The definition of immerse is “to plunge into something that surrounds or covers.” That is a good description of Immersed: Local to Global Art Sensations, the new exhibit at the McNay Art Museum. Each room by a different artist is an experience that envelops you.
This exhibit is a little different from what most museum visitors are used to. We are used to seeing the Stieren Center’s exhibit space divided into a maze of temporary walls for hanging lots of paintings, as for 2014’s Intimate Impressionism. For “Immersed,” the gallery space is open like a hangar, punctuated by pods or enclosures for each room that visitors will enter.
In addition to the gallery space being different, the way visitors experience these rooms is also new. I wanted to offer readers, especially families with children, guidance about what to expect at “Immersed.” There is so much here for families to enjoy—don’t be intimidated, but do plan ahead.
Prepare to be “Immersed”
My son, F.T. (age 10), and my daughter, G.N. (age 8), are museum veterans, but “Immersed” had some fun surprises for all of us. This blog post is based on our visit to “Immersed” on opening day, June 7, 2018, and on the McNay’s detailed FAQs. If you still have questions, call the McNay at 210-805-1783 for more guidance.
San Antonio residents are used to being able to walk up to events, but for “Immersed,” it’s a good idea to make a reservation in advance. “Immersed” features an infinity room by Yayoi Kusama, and in some cities, wait times for Kusama rooms can stretch for hours. San Antonio is not likely to see that kind of demand, but having a reservation makes it more likely that you and your family will enjoy your visit.
The exhibit page has links for members and non-members to make reservations. Online reservations open for a month at a time, with museum members getting priority, until the exhibit closes on September 2, 2018.
Members get free admission to the museum, and their first visit to “Immersed” is free; subsequent visits are $10 per adult. Non-member adults pay $20 for general admission, and reservations to “Immersed” are included. During times when the museum offers free admission, visits to “Immersed” are $10 per adult, payable when you check in. Children 19 and younger are always free.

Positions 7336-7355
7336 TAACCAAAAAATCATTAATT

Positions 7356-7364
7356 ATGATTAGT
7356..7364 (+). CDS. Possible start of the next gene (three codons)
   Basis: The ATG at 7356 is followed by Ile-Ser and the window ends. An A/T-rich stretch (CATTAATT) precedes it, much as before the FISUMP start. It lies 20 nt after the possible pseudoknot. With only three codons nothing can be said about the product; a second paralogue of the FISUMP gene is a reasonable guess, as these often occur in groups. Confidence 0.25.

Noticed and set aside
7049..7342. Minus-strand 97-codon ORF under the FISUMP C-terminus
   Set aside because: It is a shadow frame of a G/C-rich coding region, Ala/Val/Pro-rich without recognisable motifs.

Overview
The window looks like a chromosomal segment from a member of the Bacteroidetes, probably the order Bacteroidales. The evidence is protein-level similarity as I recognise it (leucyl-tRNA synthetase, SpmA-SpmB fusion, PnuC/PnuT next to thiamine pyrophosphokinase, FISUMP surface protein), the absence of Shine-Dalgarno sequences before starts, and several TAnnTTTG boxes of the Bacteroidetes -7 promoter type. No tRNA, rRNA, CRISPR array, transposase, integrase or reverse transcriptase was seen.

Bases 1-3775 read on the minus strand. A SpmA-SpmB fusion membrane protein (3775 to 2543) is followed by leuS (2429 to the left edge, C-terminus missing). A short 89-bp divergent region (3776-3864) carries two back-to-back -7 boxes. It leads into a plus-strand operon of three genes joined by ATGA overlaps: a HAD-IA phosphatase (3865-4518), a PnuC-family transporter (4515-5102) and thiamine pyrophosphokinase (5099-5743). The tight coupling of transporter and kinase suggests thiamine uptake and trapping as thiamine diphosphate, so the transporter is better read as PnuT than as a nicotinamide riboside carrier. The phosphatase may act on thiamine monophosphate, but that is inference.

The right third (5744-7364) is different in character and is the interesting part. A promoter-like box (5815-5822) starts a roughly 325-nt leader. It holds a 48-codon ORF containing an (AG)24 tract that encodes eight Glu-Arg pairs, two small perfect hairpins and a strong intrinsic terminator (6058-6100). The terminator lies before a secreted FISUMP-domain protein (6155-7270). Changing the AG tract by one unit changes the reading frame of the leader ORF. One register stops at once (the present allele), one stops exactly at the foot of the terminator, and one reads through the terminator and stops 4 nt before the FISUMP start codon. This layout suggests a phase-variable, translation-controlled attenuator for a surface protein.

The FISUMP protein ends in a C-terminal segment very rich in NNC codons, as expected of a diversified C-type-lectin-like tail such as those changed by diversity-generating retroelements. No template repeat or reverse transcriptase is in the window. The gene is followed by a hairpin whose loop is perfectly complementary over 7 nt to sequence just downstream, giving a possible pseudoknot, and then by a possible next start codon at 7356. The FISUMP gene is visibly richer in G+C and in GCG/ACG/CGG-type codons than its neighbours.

Visitors can also make reservations over the phone by calling 210-805-1783. Call ahead for groups of ten or more.
If you have a reservation, or if you are hoping to drop in, go to Visitor Services to check in. Our reservation was for 10 a.m., when the museum opened, and we noticed that the line was longer than usual. If your reservation is for later in the day, the McNay recommends that you arrive at Visitor Services 20 minutes early.
We brought a printout of our reservation and showed it at Visitor Services. The staff member gave each of us a timed pass to enter the Kusama room. Next, we went to the cloakroom and borrowed a locker to stash our backpack.
Getting “Immersed” at the McNay
The doorway to “Immersed” is a curtain of silver beads. The gallery is configured as a big open space with the artists’ rooms spread out like campsites or islands. We followed a U-shaped path to visit all the rooms, then exited through another beaded curtain.
The first room is “Pleasure Principle” by Chris Sauter. In contemporary art, navigating the boundary between art and not-art can be hard for adults, and even harder for kids. My kids wanted to make themselves at home in the living room; I reminded them not to touch or move things. They were fascinated by the holes in the walls and the molecular models made of the stacked-up plywood circles. We lingered in the room, watching the video projections change and talking about what we saw.
The next room is “Aftermath of Obliteration of Eternity” by Yayoi Kusama. From the outside, we saw a white box that looked like a walk-in freezer or a storage pod. Stanchions, ropes, and staff members guide visitors where to wait and what to do. At the time we visited, there was no line to enter the infinity room. We simply presented our passes and then another staff member, holding a stopwatch, explained the procedure for viewing the room.